Key Points From New Alzheimer’s Guidelines

Key Points From New Alzheimer’s Guidelines

For the first time in nearly 30 years, the diagnostic criteria for Alzheimer’s disease (AD) have been updated in the April 19 online issue of Alzheimer’s & Dementia: The Journal of the Alzheimer’s Association. The guidelines provide new criteria, including mild cognitive impairment (MCI) due to AD as well as specifically differentiating what can be used in clinical practice and what is intended to remain in research settings only. The document establishes earlier stages of the disease in the hopes of spotting and possibly treating the condition much sooner than it is currently. However, despite the buzz about new scans and blood and fluid tests that claim to show early signs of AD, the guidelines specify that they are still just tools for research and do not advise physicians to modify how they evaluate and manage patients. Three working groups were convened to cover AD dementia, MCI due to AD, and preclinical AD. Among the new and maintained recommendations, the working groups established some of the following key points: The AD working group retained the core clinical criteria framework of probable AD dementia from the criteria published in 1984, which will continue to be the cornerstone of diagnosis in clinical practice. However, biomarker evidence is expected to enhance the pathophysiological specificity of the diagnosis of AD dementia. The MCI working group included the use of biomarkers, such as advanced imaging of cerebrospinal fluid markers of disease, in the research setting. The final set of criteria for MCI has four levels of certainty: • Concern regarding a chance in cognition • Impairment in one or more cognitive domains • Preservation...

A New Approach for Managing CDAD

Clostridium difficile-associated diarrhea (CDAD) can present variably as a mild diarrheal illness to severe diarrhea, colitis, and, in the most serious cases, death. Patients may experience 20 or more diarrheal episodes daily with resulting dehydration. CDAD affects more than 700,000 people in the United States annually, but the incidence may be higher because cases are often underreported, undiagnosed, or left untreated. Estimates for medical treatment and hospital stays associated with CDAD have been reportedly as high as $3.8 billion annually. Risk Factors & Recurrence of CDAD Patients typically develop CDAD from the use of broad-spectrum antibiotics that disrupt the normal gastrointestinal (GI) flora. This can allow C difficile to sporulate and proliferate. Older patients are at particularly high risk for CDAD, possibly because of a weakened immune system or the presence of underlying disease. About two-thirds of CDAD patients are 65 or older. Other risk factors associated with CDAD include (but are not limited to) prolonged hospital stays, renal impairment, recent abdominal surgery, and sharing hospital rooms with CDAD-infected patients. About 20% to 30% of patients experience CDAD recurrence following treatment. Risk factors for recurrence of CDAD include older age, concomitant antibiotics, low albumin, poor performance status, poor immune response to toxins, and fecal incontinence. In patients who have experienced up to two episodes of CDAD, risk of recurrence increases to 50% to 65%. A Welcome Treatment Addition for CDAD Metronidazole (Flagyl, Pfizer) and vancomycin (Vancocin, ViroPharma) have long been used as therapies for patients with CDAD. Vancomycin is FDA approved for this use. Metronidazole does not carry an FDA indication for treatment of CDAD but became popular after...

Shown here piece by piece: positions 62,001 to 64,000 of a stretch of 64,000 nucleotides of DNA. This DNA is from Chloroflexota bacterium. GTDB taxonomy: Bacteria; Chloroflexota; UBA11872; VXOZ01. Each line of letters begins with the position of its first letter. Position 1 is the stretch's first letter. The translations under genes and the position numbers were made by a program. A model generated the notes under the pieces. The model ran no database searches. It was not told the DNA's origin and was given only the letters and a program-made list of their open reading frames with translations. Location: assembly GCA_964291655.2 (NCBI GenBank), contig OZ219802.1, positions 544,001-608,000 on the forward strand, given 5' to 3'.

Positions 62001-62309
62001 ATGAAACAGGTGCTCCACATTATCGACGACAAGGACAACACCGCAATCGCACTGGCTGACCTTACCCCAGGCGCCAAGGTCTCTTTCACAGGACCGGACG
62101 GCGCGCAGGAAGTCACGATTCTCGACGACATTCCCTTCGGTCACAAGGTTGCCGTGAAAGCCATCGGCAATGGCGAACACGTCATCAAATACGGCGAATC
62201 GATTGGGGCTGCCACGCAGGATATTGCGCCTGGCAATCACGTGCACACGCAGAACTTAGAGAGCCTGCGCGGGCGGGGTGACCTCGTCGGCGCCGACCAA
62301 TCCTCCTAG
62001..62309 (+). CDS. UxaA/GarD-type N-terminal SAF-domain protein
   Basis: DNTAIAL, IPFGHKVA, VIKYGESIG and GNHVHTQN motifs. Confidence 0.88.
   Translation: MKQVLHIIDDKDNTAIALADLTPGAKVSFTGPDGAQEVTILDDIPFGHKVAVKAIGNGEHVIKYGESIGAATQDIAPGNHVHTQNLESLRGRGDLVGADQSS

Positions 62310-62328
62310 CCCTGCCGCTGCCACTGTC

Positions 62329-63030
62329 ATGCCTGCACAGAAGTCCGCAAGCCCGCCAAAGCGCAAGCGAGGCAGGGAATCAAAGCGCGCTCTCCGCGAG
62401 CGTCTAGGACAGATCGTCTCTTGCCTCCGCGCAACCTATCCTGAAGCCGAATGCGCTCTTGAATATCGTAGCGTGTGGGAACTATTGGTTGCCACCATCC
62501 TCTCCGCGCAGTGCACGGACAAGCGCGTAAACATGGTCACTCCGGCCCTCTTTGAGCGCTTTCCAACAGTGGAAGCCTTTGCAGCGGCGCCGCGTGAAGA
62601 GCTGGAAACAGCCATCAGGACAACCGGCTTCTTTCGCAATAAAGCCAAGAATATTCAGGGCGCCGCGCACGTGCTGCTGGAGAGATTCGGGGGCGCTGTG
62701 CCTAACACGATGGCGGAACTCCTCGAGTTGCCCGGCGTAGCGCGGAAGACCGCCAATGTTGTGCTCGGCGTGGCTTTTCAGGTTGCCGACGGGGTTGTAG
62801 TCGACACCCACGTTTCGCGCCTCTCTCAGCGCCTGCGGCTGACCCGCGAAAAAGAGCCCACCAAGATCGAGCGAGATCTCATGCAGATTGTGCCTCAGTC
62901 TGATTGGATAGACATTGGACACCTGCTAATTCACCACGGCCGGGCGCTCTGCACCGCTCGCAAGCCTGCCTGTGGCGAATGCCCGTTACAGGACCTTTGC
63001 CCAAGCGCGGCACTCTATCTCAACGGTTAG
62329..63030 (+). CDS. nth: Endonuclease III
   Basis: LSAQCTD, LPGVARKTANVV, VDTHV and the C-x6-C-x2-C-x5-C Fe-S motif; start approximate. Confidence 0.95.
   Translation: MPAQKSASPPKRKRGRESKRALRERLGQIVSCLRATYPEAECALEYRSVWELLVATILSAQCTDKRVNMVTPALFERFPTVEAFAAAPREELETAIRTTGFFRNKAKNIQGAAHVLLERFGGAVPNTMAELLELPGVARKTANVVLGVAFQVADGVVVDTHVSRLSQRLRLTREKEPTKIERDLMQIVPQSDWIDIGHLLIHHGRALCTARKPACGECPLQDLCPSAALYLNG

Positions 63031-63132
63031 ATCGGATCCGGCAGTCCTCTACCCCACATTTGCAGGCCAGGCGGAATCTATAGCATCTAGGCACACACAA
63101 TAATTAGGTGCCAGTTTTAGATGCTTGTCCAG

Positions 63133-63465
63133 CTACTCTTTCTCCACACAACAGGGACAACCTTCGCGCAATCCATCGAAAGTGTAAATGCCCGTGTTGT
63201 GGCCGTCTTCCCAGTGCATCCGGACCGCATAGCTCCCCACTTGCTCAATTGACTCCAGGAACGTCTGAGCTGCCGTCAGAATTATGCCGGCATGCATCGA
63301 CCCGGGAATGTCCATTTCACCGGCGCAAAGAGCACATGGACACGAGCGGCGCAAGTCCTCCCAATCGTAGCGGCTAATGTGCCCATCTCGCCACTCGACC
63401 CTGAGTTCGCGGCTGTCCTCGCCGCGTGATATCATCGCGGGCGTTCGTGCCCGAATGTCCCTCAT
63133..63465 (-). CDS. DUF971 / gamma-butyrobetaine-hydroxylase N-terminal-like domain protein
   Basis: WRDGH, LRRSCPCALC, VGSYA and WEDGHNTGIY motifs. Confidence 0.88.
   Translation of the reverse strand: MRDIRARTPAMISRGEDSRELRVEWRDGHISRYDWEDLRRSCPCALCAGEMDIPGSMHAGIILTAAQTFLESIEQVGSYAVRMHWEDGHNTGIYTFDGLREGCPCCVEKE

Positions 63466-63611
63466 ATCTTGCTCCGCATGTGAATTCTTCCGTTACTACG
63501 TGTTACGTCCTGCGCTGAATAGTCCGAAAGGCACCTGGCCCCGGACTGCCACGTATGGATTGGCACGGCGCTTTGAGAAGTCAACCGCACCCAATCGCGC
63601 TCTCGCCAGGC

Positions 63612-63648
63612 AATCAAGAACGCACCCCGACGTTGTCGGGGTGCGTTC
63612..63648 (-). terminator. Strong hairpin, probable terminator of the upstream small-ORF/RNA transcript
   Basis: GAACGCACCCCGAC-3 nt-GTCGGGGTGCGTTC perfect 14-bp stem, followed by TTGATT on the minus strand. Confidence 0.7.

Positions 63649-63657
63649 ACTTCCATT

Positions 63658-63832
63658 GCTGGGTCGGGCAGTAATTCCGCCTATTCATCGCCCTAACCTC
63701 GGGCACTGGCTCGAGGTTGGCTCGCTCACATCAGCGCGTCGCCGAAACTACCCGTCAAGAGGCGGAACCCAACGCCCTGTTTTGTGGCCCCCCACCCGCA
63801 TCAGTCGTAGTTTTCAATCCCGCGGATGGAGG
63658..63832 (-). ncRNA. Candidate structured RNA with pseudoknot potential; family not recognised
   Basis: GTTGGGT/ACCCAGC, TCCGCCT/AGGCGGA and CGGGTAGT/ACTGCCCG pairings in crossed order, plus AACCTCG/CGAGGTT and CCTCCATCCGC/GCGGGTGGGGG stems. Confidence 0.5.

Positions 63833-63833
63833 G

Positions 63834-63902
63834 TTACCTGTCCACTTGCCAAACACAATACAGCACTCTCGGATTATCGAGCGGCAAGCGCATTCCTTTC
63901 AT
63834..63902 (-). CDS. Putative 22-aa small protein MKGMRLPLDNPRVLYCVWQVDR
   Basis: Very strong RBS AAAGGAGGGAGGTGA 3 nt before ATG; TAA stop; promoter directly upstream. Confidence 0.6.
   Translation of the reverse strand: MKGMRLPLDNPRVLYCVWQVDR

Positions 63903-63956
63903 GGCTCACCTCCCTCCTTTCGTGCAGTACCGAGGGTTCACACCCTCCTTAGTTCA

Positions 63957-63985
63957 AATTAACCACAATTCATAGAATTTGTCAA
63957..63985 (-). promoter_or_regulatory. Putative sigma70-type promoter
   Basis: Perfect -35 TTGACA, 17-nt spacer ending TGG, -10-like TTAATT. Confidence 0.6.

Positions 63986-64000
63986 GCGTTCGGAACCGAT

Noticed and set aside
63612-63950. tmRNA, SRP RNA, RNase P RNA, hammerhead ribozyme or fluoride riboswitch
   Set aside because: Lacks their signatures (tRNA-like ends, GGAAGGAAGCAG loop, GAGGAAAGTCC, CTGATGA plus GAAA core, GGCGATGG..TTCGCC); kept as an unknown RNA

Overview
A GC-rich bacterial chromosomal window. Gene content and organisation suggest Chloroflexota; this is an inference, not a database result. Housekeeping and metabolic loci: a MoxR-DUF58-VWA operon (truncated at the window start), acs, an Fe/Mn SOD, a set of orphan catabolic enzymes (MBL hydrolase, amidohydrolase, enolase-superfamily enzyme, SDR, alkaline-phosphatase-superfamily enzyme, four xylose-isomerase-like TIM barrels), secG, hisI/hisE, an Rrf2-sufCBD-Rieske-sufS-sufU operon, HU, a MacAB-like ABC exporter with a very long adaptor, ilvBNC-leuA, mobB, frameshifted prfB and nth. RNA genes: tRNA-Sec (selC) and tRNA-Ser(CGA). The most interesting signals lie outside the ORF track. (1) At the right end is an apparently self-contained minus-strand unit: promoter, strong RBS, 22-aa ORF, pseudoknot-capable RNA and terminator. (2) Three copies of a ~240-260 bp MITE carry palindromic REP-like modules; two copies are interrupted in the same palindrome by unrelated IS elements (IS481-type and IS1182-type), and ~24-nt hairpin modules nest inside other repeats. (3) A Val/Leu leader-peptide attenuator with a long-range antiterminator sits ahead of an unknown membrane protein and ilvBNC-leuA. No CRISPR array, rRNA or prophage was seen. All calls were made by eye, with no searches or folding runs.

Striving Toward Quality Pain Management

The epidemic of untreated chronic or recurrent pain has lasted for decades, yet millions of people are still not adequately treated. One significant barrier to effective pain management is that clinicians and patients are often reluctant to talk about pain. Oftentimes, patients with pain believe their complaints aren’t taken seriously by their healthcare providers or they’re concerned about becoming addicted to certain pain medications. Many physicians also have difficulty managing pain, which can then have an impact on patient care and management. Some doctors have concerns or reservations about their ability to manage pain appropriately, the potential for substance abuse and addiction, or regulatory scrutiny. There is a significant knowledge deficit in the management of pain, especially when it comes to treatment options and the potential harms associated with available therapies. The unintended or undesirable side effects related to pain treatment can have a negative impact on patients, ranging from minor to life-threatening adverse events. Patient perceptions of side effects can also play a role. In some cases, patients may abandon their treatment due to side effects, even though these therapies have the potential to reduce pain and suffering and improve quality of life and physical function. “There is a significant knowledge in the management of pain, especially when it comes to treatment options and potential harms associated with available therapies.” Education is Critical No single treatment option for pain management is without risk, but physicians must also consider the risks involved with making decisions to not treat pain. There is a general lack of education in medical schools and during residency training on pain management. Many of the...